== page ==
The 4HP22 was fitted to lots of vehicles, but most of which were electronically controlled. It can easily be adapted to with with the appropriate Range Rover parts, but I am not sure whats involved with overiding the electronics..........although I know it can be done.
The Sherpa version is by far the easiest though, as its NOT electronic, and all the bits you need are there (provided you make sure you HAVE got them all from the seller)
Its a shame really, as I have now sold the four I had. Now I find I am wanting one again !
Another possibility is an Aisin Warner unit as fitted to some Volvo 740/840 models.
I believe these are now being fitted to Rover SD1s
Take 100 cars with Rover V8's, 50 of them fitted with 35 boxes, and 50 fitted with 65 boxes, give each the same amount of use, and I GUARANTEE you will have more problems to sort out with the 35. This is not anecdotal information, its about 20 years of rebuilding the boxes in P6B's, and from that I can tell you that although the 65 may well only be a development of the 35, it gives problems less by about 5:1.
Some terrible spelling on those links BTW. As well as some questionable information.
Harvey thanks for your views. Technical ability is not always associated with the ability to spell, to punctuate or even to use grammar correctly. Perhaps the English versions weren't as tough as the Aussie units which were upgraded progressively into the late 1980's. BW40 units had larger clutch drums, wider brake bands and a slightly beefier gear train (not interchangeable with the English components). BW51 units had a much beefier gear train than the BW40 and a one way clutch with an increased number of sprags as these gearboxes were fitted behind Fords very grunty inline fuel injected sixes of the period. The rear servo was further strengthened by a 3rd securing bolt. Anyone with mechanical knowledge of these boxes can fit the entire BW40 assembly into a 35 case, use the BW51 one way clutch, fit the latest valve body assembly and with a modicum of engineering skill fit the rear servo with the 3rd retaining bolt.
The Aussie development of the BW35 gearbox (35/40/51) was fitted behind engines in Fords, Valiants and of course P76s, ranging in capacity from 4.1 to almost 5 litres. It was also fitted and Warwick could probably correct me on this to the early 289ci Fords of the late 60's (1967?).
No, it's not the toughest auto around, but the unit illustrated many upgrades in this country because of Australia's generally very harsh conditions...great distances and extremes of weather throughout this continent. There is also a culture of larger family cars here and so the boxes were developed to suit local conditions and use.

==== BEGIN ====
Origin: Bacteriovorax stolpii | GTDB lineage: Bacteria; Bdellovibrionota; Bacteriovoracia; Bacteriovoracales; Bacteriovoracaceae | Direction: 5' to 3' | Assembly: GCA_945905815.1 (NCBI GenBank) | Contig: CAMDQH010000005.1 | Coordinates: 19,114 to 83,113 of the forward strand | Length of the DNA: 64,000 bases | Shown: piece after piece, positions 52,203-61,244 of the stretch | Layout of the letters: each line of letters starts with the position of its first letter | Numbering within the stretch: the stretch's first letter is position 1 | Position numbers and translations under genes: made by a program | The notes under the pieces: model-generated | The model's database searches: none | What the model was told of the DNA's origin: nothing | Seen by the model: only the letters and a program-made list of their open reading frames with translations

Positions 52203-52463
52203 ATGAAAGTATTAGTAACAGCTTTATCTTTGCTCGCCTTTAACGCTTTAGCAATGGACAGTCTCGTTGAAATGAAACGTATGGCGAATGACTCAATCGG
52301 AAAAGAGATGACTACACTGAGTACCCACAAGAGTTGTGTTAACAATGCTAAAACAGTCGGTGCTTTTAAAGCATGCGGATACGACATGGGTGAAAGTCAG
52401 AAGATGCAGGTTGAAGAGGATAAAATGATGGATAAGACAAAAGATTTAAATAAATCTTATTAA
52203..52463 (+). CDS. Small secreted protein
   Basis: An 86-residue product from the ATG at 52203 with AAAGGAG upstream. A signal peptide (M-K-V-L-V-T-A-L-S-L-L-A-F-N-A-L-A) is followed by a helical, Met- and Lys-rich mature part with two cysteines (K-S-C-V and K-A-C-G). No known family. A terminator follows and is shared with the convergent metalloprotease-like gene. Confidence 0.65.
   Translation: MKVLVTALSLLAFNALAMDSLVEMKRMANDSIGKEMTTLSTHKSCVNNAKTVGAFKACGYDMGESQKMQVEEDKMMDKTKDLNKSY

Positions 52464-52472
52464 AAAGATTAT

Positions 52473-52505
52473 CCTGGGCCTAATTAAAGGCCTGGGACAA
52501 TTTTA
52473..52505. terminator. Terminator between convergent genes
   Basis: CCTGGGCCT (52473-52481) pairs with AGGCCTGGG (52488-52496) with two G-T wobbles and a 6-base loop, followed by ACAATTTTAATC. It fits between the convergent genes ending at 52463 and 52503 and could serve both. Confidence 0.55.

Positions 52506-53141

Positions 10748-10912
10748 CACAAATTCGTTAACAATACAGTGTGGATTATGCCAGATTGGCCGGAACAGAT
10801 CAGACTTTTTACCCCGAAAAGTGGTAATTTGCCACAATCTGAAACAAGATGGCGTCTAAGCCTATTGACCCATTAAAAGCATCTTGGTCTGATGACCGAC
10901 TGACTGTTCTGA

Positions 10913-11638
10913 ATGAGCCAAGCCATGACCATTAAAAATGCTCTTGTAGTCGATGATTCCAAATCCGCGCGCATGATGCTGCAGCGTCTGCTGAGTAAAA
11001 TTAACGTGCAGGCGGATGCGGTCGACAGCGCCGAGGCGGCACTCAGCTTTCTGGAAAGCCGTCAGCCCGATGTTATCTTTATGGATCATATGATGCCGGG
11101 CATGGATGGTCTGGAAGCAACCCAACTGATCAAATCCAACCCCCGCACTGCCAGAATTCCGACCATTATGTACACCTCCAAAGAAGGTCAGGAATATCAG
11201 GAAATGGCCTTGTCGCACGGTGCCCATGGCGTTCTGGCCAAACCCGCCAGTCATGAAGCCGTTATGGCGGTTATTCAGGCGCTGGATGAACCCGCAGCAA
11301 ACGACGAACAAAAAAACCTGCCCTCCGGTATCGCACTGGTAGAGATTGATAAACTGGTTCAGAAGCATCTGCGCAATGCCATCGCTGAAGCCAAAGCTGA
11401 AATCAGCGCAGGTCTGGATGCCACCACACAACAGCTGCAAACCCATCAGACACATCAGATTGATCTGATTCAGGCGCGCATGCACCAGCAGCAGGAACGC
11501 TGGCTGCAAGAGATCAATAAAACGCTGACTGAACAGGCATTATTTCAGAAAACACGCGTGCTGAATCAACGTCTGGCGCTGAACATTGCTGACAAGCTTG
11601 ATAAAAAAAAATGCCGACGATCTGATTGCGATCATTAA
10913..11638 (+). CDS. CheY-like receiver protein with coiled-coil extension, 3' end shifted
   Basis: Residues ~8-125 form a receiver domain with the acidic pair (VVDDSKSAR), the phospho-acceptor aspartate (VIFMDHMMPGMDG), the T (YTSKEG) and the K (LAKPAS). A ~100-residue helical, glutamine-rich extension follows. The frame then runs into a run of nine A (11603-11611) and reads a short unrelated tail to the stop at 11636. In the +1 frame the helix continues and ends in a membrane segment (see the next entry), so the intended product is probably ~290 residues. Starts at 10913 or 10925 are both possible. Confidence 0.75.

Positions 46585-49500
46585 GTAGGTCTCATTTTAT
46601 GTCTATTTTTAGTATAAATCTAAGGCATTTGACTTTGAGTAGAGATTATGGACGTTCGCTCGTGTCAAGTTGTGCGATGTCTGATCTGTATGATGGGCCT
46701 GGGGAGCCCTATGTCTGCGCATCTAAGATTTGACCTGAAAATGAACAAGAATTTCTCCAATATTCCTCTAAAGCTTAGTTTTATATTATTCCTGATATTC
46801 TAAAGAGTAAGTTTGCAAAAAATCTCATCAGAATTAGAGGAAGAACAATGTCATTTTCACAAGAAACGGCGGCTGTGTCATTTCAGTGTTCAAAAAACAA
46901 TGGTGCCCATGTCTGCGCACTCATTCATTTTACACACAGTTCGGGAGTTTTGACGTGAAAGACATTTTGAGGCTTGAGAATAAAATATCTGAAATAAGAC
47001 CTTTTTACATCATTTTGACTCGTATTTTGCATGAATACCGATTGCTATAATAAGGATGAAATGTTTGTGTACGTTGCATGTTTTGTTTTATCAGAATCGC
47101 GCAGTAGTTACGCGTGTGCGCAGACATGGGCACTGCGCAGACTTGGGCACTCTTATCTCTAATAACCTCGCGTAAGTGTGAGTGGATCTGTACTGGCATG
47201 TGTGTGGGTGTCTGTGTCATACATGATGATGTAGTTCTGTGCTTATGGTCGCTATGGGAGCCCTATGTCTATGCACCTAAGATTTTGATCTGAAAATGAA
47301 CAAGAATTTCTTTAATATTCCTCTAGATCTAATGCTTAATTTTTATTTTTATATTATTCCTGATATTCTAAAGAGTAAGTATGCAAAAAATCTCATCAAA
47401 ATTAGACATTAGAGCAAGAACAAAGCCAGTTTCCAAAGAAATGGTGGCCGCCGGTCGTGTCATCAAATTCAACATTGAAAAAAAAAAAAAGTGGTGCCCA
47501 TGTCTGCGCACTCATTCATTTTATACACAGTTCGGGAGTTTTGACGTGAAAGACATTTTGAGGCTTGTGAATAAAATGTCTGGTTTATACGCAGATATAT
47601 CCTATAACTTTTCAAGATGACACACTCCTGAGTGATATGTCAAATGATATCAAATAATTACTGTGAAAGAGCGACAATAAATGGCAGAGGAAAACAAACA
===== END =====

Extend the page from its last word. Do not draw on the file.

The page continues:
Yes, they sure can Warwick...in Volvos and in Moorabbin if you want to try this option. The overdrive is not a lockup version. There is a post about the Aisin Warner on this tech site if you can find it.
These PDFs may be of interest as they provide useful exploded views of the range of BW automatic gearboxes. Also there is a useful PDF on Automatic Fluid Trans Temperatures and how to optimize transmission cooling. The PDF is written for fire trucks but the same rules apply to any automatic transmission under heavy duty.
Post by Roy of the Rovers on Sept 1, 2009 14:21:16 GMT
I've just seen this thread and thought I'd add some info passed on to me years ago by Graham Rigby.
He converted his V8 convertible to take the 4 speed auto from an 3 litre Opel Monza/Senator. The engines produced 160hp in basic/standard form and the gearboxes last well.
I seem to remember him saying you either remove 2 inches from the bellhousing and weld on the front 2 inches from the Rover bellhousing OR you do the same but cut the Opel Bellhousing back enough to ensure the splines are the same length.
Sorry for the vagueness but it was years ago he told me. I obtained one of these boxes so maybe I should get the tape measure out!
If you can sketch it up in profile from above and the side, and measure all the dimensions, I'll draw it up in AutoCAD and convert it to pdf for posting, e-mailing, etc.
The only way I'll be able to sketch it up is on a bit of paper, and I've tried shoving them in that tray thing on the computer and it just doesn't seem to work.
I'll take a few measurements and then anyone can add them to a diagram if they have one, but you have to remember that the casings are tapered and probably offset to one side so definitive measurements are easier said than done. If you're looking for comparable boxes you'd need the front to rear, width both sides of the c/l and height above and below the c/l which is what i'd planned on measuring.
How about taking a couple of profile photos Harvey? One from directly above, perhaps standing on a chair or step ladder to reduce parallax, and another from the side.
Print them off, write the dimensions on the drawing and then scan it and e-mail it to me. It will give me a staring point and then I can ask for other details if I need them. This would give people drawing to use for reference when measuring alternative boxes.